I believe in believing in myself, because it is in this confidence that I know I’ll find the ability to succeed.
When I was younger, I looked forward to going to soccer practices and games. In class, I’d imagine myself weaving in and out of defenders and scoring the game-winning goal. While playing, I’d see a defender in front of me and want to score. I wanted to show him I was better. If I had a test the next day, it didn’t matter. I had so much confidence on and off the field. I remember one thing my coaches used to tell me, “The game’s just as mental as it is physical.” I would laugh to myself whenever I heard this. “My mind isn’t going to help me make that shot, or dribble past that defender.” I’d then proceed to forget about what the coach said and continue playing.
My coach’s phrase began to take on more meaning as I began branching out and playing on different teams with different kids. My mindset changed. Instead of thinking, “I’m going to score,” I’d think, “I hope I don’t miss.” Failure terrified me. Any athlete knows that when you worry about messing up, you are inevitably going to do exactly that. The more mistakes I made, the more nervous I got. I’d try to put myself in positions where I would never get the ball, and I’d pray to sit the bench.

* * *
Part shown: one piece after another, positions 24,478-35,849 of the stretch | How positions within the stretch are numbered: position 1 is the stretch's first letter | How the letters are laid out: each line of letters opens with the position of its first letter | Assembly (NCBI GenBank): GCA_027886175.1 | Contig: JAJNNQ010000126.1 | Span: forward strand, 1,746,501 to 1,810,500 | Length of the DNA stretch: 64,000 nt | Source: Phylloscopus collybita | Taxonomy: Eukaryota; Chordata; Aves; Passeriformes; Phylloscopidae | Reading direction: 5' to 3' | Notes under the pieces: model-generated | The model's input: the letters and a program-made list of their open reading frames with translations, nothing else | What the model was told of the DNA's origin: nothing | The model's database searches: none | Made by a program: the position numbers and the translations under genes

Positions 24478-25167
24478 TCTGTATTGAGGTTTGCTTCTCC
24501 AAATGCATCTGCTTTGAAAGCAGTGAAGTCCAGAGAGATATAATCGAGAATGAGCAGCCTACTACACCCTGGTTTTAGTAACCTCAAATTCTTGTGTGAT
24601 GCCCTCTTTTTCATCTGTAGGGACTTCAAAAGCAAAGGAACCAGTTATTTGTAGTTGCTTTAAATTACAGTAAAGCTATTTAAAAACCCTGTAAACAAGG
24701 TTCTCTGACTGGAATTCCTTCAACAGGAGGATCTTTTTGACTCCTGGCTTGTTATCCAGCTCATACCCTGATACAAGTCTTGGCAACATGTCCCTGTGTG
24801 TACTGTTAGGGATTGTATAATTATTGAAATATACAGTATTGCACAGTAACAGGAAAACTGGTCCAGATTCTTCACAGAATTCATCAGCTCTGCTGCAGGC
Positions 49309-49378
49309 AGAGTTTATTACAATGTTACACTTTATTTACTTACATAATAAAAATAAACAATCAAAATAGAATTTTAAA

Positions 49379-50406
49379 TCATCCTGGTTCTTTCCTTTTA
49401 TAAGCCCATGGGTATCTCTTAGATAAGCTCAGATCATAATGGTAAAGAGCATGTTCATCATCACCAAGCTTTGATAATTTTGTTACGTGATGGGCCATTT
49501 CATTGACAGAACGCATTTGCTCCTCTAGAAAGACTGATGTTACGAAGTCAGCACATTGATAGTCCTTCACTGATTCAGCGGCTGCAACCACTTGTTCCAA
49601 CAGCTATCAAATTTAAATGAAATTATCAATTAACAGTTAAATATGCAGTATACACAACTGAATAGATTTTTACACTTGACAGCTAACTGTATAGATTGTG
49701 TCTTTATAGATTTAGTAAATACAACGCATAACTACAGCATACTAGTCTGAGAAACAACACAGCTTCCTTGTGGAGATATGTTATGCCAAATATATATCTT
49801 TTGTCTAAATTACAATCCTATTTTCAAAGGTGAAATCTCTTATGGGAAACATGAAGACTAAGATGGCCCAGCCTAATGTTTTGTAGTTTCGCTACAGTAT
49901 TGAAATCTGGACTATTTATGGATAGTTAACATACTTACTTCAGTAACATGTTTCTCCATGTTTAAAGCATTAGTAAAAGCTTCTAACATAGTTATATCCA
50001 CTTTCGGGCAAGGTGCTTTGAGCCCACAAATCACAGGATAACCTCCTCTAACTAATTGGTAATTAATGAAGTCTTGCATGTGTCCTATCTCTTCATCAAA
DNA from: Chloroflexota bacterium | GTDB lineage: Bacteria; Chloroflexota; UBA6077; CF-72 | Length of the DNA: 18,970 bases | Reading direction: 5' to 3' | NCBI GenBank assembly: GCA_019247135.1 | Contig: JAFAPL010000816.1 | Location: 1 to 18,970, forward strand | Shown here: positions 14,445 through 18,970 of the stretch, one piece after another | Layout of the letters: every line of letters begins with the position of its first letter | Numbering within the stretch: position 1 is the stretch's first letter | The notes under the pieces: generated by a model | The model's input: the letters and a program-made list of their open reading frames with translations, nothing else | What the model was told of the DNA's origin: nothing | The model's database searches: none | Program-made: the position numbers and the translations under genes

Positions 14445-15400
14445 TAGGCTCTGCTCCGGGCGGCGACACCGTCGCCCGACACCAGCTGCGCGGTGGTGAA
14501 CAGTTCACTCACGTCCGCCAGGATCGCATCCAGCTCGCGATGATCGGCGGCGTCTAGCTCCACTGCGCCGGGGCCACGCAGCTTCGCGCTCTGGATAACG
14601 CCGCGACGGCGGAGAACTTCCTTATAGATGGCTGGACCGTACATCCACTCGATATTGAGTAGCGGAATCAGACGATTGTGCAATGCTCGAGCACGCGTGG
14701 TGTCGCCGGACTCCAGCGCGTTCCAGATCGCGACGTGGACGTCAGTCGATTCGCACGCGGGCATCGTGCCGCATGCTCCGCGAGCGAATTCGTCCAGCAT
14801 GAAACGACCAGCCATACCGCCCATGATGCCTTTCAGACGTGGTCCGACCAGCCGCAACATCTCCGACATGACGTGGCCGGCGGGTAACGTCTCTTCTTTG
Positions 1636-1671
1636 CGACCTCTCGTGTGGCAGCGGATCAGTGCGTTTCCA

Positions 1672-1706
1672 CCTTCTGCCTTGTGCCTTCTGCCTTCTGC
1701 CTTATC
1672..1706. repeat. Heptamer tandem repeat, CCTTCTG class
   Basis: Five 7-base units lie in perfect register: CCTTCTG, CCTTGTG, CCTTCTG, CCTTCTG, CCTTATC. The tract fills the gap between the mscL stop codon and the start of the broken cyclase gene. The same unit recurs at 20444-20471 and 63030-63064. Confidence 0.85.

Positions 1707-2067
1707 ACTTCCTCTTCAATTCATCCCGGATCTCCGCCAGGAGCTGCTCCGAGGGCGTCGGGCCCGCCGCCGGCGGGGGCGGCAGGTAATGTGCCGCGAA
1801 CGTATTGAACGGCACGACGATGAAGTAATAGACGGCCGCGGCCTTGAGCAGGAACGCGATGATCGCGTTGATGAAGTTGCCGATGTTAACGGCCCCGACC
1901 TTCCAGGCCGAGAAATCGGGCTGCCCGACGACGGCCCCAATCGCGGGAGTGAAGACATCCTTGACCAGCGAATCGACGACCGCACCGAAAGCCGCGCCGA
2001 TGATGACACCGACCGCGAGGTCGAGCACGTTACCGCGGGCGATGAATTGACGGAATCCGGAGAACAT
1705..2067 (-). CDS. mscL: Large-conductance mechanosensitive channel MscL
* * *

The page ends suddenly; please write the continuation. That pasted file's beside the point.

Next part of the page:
My hands would start shaking before games. All I’d do was pass the ball, never taking a shot. I sat the bench for my travel soccer team, and after three years I was cut. I was cut from both my middle school soccer and basketball teams both years I tried out. It was frustrating to suffer defeat after defeat when I was working so hard for a victory. I started to believe I was a bad player. I was forced to settle for recreational soccer. Although I dreaded playing recreationally, it was actually the best thing that ever happened to me. I started wanting the ball; I knew I could make a difference on the field. Soccer became competitive for me again. I wanted to beat defenders and knew I could. The return of my confidence did wonders for my game. I started varsity this year on the school team, and it was the best season I’ve had. When I’m on the field, my mind is in the game, it’s not focused on avoiding the ball or messing up. I’m calling for the ball now, and I know my confidence is building.
This year, I scored on a penalty kick, something I never could’ve done before. By believing in myself, I’ve played better on the field, and become a happier person. Now when my coaches state that the game is just as mental as it is physical, I laugh. I know how true that statement really is; I know how important it is for me to believe in myself.